Searching For Wild Mushrooms, A Summer Hike With My Macro Lens

Searching For Wild Mushrooms, A Summer Hike With My Macro Lens

macro mushroom hike (11 of 44)
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Summer moves on. It is August now. And here,  in Northeastern Pennsylvania, in most years that means the many species of wild mushrooms are sprouting in our forest and woodlands. The key ingredient is rain. And we have had plenty  this year. So this morning I was off searching for some of my favorite edible wild mushrooms, such as this red/yellow bolete. red/yellow bolete mushroom

Once again, I must caution my blog readers that you should never consume a wild mushroom unless you are 100 per cent sure it is safe. There are many species of mushrooms which can make you seriously ill or kill you. For real. Many species of the amanita species shown here are poisonous. amanita mushroom

I won’t reveal where I hike today.Mushroom gathering folks don’t share their secret spots.  I left early with my camera and macro lens. I immediately found some milker  mushroom.  A member of the russula species of mushrooms, it is called a milker or milky mushroom because of the white latex-like liquid that exudes from the mushroom when cut or bruised. Don’t get it on your clothing. It stains brown and cannot me removed. milker mushrooms

There were also an abundance of chanterelle mushrooms. A good edible but they quickly  become infested with insects . I was able to gather a few good ones. chanterelle mushrooms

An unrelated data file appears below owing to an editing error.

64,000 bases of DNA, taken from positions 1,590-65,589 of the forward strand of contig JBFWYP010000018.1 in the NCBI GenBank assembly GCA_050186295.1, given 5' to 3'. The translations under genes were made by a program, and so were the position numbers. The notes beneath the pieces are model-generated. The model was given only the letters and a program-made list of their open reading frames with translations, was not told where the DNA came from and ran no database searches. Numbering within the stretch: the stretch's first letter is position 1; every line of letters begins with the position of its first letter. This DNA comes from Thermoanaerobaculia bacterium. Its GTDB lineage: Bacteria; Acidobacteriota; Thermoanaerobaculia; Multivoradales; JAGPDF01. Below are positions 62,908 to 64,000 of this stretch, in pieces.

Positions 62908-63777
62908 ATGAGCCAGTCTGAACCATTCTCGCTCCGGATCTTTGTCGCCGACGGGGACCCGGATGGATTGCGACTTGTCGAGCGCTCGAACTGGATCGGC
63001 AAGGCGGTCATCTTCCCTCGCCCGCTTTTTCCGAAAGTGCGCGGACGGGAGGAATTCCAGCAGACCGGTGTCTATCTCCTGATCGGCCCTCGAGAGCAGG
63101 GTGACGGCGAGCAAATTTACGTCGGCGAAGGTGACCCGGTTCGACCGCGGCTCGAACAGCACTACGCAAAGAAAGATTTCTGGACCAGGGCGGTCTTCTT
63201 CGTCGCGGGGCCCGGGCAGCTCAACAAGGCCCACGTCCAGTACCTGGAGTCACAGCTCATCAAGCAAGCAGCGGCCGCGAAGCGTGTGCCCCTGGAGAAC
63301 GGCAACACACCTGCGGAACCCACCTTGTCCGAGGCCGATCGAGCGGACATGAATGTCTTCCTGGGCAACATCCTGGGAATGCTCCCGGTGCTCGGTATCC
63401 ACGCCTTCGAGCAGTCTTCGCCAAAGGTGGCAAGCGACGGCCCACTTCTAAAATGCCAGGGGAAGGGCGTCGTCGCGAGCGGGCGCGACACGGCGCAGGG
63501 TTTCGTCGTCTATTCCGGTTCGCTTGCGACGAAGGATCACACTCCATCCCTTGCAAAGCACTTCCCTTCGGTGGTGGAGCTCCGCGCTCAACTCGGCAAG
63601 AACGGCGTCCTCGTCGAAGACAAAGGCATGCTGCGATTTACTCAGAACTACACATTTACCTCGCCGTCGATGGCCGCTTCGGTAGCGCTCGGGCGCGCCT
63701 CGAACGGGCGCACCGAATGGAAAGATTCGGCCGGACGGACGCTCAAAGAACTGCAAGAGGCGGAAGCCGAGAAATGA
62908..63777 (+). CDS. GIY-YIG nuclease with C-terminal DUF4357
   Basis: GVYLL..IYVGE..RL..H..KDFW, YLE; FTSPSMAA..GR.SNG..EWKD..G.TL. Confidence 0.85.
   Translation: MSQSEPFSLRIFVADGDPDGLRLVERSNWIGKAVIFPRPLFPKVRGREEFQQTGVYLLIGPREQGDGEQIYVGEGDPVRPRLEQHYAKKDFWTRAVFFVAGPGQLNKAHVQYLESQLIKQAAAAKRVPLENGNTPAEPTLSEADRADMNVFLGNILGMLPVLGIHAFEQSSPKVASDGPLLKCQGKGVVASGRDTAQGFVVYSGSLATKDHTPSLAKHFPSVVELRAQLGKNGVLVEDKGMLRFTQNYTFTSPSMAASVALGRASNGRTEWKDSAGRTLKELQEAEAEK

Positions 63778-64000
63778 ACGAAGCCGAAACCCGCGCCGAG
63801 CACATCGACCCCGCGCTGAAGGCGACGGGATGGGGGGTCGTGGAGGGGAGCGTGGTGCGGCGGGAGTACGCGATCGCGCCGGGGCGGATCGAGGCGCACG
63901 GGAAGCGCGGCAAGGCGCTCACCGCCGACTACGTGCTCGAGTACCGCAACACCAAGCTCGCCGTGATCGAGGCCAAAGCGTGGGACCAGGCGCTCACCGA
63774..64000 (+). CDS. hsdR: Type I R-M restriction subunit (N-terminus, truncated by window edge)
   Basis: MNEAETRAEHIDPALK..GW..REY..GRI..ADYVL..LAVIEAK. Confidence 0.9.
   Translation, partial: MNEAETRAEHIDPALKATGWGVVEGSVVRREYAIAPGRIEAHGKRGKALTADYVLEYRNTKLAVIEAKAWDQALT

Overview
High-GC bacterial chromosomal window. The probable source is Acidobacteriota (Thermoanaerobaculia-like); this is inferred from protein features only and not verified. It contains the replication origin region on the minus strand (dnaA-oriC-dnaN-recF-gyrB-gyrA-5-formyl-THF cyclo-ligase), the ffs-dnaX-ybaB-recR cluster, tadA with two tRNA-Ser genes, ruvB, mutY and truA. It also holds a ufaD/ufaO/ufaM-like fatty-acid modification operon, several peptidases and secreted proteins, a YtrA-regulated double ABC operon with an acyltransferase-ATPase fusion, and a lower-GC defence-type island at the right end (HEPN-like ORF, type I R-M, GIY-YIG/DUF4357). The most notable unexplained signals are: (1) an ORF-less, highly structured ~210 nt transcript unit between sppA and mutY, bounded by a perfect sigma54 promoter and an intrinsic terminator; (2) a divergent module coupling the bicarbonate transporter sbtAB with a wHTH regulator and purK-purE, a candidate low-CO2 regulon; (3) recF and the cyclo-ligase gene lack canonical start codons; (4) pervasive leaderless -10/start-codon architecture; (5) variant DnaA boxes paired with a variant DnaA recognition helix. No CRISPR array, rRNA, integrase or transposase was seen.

As I walked through the woods I encountered dozens of red efts, the terrestrial   phase of the eastern newt. red eft

I love seeing this cute critters scamper on the forest floor. red eft

A short while later I also came across the aquatic phase of the eastern a small pond along the trail  eastern newt

Unfortunately, I saw a frog nearby and tried to capture it. I didn’t realize I was stepping into  a very camouflaged mud puddle. Not fun. mud covered shoes

I continued my hike finding a few daddy long leg spiders on the forest floor or on a fern or leaf. This spiders are poisonous but are not a threat to humans since their fangs cannot pierce our skin. daddy long leg spiders

Hanging on a silk thread along the trail  was this caterpillar. caterpillar hanging on silk thread

I continued to find some edible mushroom and a lot more inedible ones, some of which were poisonous like these jock-o-lanterns. 

I found a few more bolete mushrooms including this king bolete.king bolete mushroom  

Bolete mushroom have poresbolete mushroom

while russula, amanita and many other mushrooms have gills. 

I came across some more interesting species including these earthstars and 

these club fungi.

It was a beautiful day to be in the woods. I enjoyed the sunshine filtering through the trees and illuminating the ferns. As I neared my jeep at the end of my six-mile hike I saw this raptor perched in a tree. Unfortunately, I only had my macro lens so I couldn’t get very good photographs. I am not sure what type of hawk it was but was told likely a juvenile red-shouldered hawk, 

A perfect way to end the hike. It wasn’t a bad day. Here is what I gathered. wild mushrooms

And this is what I did with them. Dinner. Three species of milkers, a king bolete, some red/yellow bolete and  some chanterelle mushrooms. It was another great Summer day in Northeastern Pennsylvania. Here is a link to some more photographs from my hike. Macro hike August 3 2019.wild mushrooms sauted with onions in olive oil

Adopt the pace of nature: her secret is patience.” ~Ralph Waldo Emerson

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  1. Dorene on August 3, 2019 at 8:59 pm

    Enjoyed your pictures! Yay mushrooms!

    • on January 25, 2022 at 6:40 am

      Thanks it won’t be long until morel season